Further, since we have not “searched” for such “OIL” deposits on extraterrestrial planets does not mean “they do not exist”. You would be hard pressed to find such complex hydrocarbons on earth by merely “observing it”, since we have to generally drill or mine it from beneath the surfaces.

      It is not a strawman – it is you who is claiming biological origins – the rhetoric on what particular biology is irrelevant. And, you STILL have not explained how such biological origins apply to extraterrestrial sources. You argue two different processes, each exclusive of one another. But that is bizarre! To say that on earth, biological creation “is the only way” when evidence has proven throughout the entire rest of the solar system that there is “other ways”.

  154. I am sure David Archibald is well intentioned, but my findings wrt this topic vary immensely. First, global regular conventional crude did indeed peak @ 69-Mbd in 2005, it will continue to be a major component of All liquids production. Projections by the PS-2500 oil depletion model infer light sweet crude is on a 62-Mbd plateau which will be ongoing ’til 2023. Shortly thereafter, crude prices will surpass a definitive oil-cost/GDP ratio (marked by $197/barrel) which will induce PEAK DEMAND @ the then present flow rate of 98-Mbd (2025).

    The model calculates Saudi Arabia URR/EUR to be 281-Gb with a 2.8% UDRO (underlying decline rate observed). The Kingdom’s 12.5-Mbd MSC (max sustainable capacity) passed by unceremoniously in 2009. Its flow rate in 2040 will be 6.8-Mbd plus 2-Mbd of NGL.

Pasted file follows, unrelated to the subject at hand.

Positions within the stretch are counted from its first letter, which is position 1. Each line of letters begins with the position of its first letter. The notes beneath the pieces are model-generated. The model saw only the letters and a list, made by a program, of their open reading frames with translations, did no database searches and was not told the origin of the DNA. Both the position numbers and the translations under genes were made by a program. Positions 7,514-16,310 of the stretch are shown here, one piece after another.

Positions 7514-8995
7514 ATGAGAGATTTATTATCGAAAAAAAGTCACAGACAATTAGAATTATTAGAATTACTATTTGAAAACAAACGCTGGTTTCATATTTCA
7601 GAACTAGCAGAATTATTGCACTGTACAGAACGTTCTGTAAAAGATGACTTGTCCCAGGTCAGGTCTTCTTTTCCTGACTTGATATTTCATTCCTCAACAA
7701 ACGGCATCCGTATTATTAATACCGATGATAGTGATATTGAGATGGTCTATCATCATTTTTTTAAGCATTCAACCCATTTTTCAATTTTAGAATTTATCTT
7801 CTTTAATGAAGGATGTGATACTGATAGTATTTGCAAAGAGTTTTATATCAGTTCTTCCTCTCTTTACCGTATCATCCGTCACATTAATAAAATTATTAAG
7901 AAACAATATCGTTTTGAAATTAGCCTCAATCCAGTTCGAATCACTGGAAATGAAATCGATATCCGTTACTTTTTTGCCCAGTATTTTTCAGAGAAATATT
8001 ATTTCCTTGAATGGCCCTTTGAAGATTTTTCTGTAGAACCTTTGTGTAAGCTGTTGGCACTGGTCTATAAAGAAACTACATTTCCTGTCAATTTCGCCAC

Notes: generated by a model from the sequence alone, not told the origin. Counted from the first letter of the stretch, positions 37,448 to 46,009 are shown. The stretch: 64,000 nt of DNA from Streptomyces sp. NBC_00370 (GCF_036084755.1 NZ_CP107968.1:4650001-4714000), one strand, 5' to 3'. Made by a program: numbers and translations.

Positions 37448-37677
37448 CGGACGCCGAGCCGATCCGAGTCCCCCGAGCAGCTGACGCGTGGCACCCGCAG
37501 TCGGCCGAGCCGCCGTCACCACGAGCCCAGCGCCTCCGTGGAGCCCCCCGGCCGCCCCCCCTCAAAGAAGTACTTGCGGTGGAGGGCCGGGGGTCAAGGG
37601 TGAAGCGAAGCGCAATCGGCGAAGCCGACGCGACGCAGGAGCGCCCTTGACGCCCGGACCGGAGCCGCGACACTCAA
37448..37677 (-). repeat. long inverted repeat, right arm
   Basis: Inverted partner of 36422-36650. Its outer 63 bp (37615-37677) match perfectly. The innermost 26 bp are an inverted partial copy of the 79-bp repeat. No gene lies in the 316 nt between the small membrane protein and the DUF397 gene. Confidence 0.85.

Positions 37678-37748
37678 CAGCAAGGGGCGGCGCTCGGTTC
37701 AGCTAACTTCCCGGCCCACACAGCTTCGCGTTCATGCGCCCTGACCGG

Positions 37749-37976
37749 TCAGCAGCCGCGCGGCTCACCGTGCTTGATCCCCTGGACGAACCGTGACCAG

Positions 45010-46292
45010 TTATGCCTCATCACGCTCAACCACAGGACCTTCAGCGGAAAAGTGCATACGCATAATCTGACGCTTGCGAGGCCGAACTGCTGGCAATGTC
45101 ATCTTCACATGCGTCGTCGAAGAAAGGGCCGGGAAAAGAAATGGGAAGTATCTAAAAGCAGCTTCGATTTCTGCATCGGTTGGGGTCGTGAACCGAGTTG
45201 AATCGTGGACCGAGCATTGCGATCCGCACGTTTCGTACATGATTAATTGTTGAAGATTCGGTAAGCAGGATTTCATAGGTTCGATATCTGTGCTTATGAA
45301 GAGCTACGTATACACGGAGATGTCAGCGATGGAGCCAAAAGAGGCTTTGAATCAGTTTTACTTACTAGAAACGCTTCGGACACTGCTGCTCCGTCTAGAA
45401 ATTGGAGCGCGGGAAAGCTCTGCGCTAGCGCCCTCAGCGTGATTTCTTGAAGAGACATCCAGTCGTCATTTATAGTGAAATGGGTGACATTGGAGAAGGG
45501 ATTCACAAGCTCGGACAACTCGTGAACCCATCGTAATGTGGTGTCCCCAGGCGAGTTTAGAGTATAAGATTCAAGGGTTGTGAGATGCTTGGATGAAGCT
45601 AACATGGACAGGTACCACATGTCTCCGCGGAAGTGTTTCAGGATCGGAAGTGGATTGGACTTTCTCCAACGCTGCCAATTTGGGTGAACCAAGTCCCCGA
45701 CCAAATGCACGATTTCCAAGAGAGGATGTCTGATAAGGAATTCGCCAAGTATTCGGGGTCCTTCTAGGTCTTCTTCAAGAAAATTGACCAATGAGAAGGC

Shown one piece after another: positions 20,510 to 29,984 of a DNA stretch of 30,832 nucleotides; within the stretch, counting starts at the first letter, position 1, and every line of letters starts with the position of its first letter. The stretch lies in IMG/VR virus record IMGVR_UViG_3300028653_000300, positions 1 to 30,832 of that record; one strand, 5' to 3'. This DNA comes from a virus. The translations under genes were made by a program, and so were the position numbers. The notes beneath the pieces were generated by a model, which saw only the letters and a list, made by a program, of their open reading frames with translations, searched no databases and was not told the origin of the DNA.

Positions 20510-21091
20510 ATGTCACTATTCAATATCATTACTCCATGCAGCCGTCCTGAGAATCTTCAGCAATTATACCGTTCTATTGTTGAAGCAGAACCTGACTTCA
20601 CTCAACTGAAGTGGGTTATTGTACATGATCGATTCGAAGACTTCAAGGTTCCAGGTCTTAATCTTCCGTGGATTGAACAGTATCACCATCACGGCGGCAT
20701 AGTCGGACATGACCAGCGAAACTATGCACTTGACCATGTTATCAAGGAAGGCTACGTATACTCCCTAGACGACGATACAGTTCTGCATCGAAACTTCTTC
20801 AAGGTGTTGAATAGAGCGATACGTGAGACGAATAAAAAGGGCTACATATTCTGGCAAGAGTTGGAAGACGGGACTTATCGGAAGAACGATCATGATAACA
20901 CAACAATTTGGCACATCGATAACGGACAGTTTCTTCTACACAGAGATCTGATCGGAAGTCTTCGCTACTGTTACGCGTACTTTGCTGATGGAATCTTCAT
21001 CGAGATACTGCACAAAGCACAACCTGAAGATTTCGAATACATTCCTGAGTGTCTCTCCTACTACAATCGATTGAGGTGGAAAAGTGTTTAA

My current charts on KSA & monthly peak oil updates are available at the Trendlines Research website: http://trendlines.ca/free/peakoil

  155. Black Flag,

    I do not argue that creation of large hydrocarbon molecules by abiotic means doesn’t take place at all, quite the opposite, thus the traces of it found elsewhere in the solar system. I’m sure that large hydrocarbon molecules do get synthesized, in economically utterly insignificant quantities, by abiotic means here on earth as well. The point is that there is zero reason to believe that it has ever contributed to making significant concentrations (i.e. enough to be anywhere near a viable economic deposit), on earth, or anywhere else, for that matter. There is a mountain of evidence for biological origins.

    I concede that this absence of evidence does not absolutely exclude the possibility that abiotic oil is a significant component of those reserves we are exploiting, any more than it disproves the hypothesis that it is oil produced by trillions of tiny nanobots, placed here eons ago by the dreaded Zooglons of planet K, which is responsible for most of our oil. It is an absurd notion, but there is no fundamental reason why this hypothesis should not complement the biogenic model.

    • Jimbo,

      It merely your opinion and you have no fact or methodology to determine if the quantities of complex hydrocarbons on earth are NOT a result of abiotic sources. You attempted to dispute the existence of complex hydrocarbons throughout the Solar System as “proof” that the existence of them on Earth could only be biological.

      The fact that such complex molecules exist throughout the Solar System demonstrates irrefutably that such molecules are created abiotically.